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The Enchanted April - Elizabeth von Arnim

Mrs Wilkins and Mrs Arbuthnot meet unexpectedly in their club, both having spotted the advertisement for a month-long rental of an Italian castle by the sea. Both desperate to leave their lives behind for a short while they agree to rent the castle between them, engaging Lady Caroline and Mrs Fisher to share the costs. Soon the magic of Italy casts it spell over the four women and they find themselves changed in unforseen ways.

 

Any of us lucky enough to go on holiday know that they can have a magical effect on the psyche. A break away from the norm, from everyday worries, helps lift the spirits and forget, albeit temporarily, issues that may plague us at home.

 

Mrs Wilkins blossoms, much like the wisteria, almost as soon as her feet land in Italy. She becomes Lotty, first to Mrs Arbuthnot, then to the other women, much to Mrs Fisher’s consternation. She is transformed by the castle, seeing herself and her husband in a new light and is so certain that the others will see themselves differently too. Mrs Arbuthnot, soon to be Rose to her new friends, soon starts to view her own life differently, becoming more melancholy as she begins to perceive that her choices may have impacted her relationship with her husband. Mrs Fisher is determined to separate herself from the others, taking over the best sitting room and studiously ignoring the radiant Lotty. Lady Caroline too is determined to separate herself from others, tired of being pandered to and pawed, too aware her beauty and charm have an odd and not always welcome effect on others. However all four women soon find the magic of Italy changes them in unforseen ways.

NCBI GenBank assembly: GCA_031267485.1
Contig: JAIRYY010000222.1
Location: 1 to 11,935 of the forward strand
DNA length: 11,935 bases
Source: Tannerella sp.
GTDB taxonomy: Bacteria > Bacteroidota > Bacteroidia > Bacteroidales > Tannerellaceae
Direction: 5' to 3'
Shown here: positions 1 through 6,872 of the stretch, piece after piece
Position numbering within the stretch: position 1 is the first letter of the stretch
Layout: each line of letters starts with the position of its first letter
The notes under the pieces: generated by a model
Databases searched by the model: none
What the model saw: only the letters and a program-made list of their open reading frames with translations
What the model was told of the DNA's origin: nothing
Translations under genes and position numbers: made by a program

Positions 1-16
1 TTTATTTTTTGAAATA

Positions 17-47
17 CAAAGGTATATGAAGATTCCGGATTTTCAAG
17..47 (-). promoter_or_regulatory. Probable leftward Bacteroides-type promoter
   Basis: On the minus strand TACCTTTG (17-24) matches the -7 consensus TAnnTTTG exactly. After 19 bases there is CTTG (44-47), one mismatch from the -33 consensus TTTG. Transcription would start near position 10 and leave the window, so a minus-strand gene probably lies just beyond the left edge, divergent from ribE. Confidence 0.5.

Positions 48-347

This is not just a book about four disparate women, thrown together. It is a comedy of manners, of breaking down social barriers, of forging friendships and rekindling passions. It is about finding the time and the inclination to love yourself and your life. And about finding the time to just sit in the sun.

 

My April was enchanted reading this wonderful novel. I could easily imagine myself walking around the grounds, taking in the beautiful views and being caught up in the exuberance of Lotty and the gentle charm of Rose and Lady Caroline. A joyful, fun, and sometimes moving novel. I thoroughly enjoyed it.

 

I shall now practise my wafting whilst I look out for more of Elizabeth von Arnim’s work.